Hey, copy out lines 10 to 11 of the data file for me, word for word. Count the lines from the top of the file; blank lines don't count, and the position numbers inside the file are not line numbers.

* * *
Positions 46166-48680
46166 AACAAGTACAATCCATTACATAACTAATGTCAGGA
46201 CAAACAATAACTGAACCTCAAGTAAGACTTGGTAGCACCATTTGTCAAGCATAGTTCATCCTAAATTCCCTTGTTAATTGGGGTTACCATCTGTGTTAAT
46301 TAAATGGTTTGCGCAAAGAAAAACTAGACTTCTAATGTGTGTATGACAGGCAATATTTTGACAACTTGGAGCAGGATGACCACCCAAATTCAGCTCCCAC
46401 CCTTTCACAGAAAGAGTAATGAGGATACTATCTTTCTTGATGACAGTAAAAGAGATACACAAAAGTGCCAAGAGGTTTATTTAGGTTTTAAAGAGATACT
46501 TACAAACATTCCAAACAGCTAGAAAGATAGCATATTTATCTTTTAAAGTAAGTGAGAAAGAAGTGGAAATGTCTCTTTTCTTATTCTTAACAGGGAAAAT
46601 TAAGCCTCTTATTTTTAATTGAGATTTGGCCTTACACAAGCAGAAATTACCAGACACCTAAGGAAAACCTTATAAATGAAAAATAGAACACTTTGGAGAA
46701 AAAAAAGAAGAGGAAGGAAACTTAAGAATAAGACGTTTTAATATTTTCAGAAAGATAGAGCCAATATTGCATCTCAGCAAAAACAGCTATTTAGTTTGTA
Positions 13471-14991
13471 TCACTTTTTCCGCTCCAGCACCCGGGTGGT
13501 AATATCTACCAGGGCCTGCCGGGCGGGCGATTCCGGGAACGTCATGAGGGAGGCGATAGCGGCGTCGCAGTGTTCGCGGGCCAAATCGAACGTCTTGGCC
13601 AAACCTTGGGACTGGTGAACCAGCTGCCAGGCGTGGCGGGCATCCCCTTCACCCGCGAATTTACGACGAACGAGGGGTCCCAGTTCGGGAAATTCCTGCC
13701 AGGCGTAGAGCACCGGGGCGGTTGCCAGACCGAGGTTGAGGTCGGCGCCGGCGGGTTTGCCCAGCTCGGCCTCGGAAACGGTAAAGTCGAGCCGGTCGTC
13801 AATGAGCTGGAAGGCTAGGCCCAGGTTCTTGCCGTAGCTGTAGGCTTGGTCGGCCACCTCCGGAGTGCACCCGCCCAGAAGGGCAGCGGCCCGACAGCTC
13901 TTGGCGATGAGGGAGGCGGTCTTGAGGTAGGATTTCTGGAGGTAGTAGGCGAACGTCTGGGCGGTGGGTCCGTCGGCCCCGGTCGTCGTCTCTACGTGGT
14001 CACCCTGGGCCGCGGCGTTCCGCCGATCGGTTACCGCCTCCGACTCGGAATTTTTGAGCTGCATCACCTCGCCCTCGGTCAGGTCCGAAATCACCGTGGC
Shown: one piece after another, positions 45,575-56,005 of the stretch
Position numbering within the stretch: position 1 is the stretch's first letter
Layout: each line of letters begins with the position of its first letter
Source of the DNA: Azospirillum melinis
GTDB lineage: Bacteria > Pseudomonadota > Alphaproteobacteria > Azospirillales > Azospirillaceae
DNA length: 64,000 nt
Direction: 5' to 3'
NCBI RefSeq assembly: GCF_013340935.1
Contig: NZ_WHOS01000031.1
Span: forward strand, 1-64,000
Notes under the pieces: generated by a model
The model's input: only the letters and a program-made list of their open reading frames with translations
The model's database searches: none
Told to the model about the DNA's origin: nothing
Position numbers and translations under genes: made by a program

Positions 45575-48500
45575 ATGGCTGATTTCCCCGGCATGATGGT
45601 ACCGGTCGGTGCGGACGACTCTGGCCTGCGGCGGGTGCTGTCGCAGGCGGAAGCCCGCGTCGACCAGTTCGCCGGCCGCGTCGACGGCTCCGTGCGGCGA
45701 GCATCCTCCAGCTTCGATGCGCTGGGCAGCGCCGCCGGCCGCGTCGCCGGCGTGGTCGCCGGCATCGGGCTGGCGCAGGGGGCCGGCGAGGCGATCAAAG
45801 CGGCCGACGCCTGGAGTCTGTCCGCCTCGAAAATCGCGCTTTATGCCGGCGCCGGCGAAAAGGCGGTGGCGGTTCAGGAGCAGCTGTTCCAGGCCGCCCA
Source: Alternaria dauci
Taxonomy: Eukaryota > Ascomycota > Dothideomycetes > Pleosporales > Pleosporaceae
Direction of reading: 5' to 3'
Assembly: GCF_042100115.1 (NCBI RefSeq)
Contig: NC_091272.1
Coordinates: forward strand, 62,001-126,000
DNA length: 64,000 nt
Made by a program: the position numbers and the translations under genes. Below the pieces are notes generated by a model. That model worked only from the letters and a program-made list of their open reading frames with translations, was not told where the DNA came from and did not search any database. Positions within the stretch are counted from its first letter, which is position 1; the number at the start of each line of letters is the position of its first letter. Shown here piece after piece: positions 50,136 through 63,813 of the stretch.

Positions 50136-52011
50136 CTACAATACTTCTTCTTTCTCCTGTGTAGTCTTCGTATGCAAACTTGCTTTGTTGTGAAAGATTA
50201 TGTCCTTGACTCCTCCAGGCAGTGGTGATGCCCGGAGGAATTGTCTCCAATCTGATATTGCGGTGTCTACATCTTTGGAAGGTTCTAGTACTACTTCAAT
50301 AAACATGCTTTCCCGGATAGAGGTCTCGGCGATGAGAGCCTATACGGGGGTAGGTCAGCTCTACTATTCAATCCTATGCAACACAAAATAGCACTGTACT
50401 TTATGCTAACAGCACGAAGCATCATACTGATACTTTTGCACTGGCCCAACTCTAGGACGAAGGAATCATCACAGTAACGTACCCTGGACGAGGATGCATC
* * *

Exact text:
13471 TCACTTTTTCCGCTCCAGCACCCGGGTGGT
13501 AATATCTACCAGGGCCTGCCGGGCGGGCGATTCCGGGAACGTCATGAGGGAGGCGATAGCGGCGTCGCAGTGTTCGCGGGCCAAATCGAACGTCTTGGCC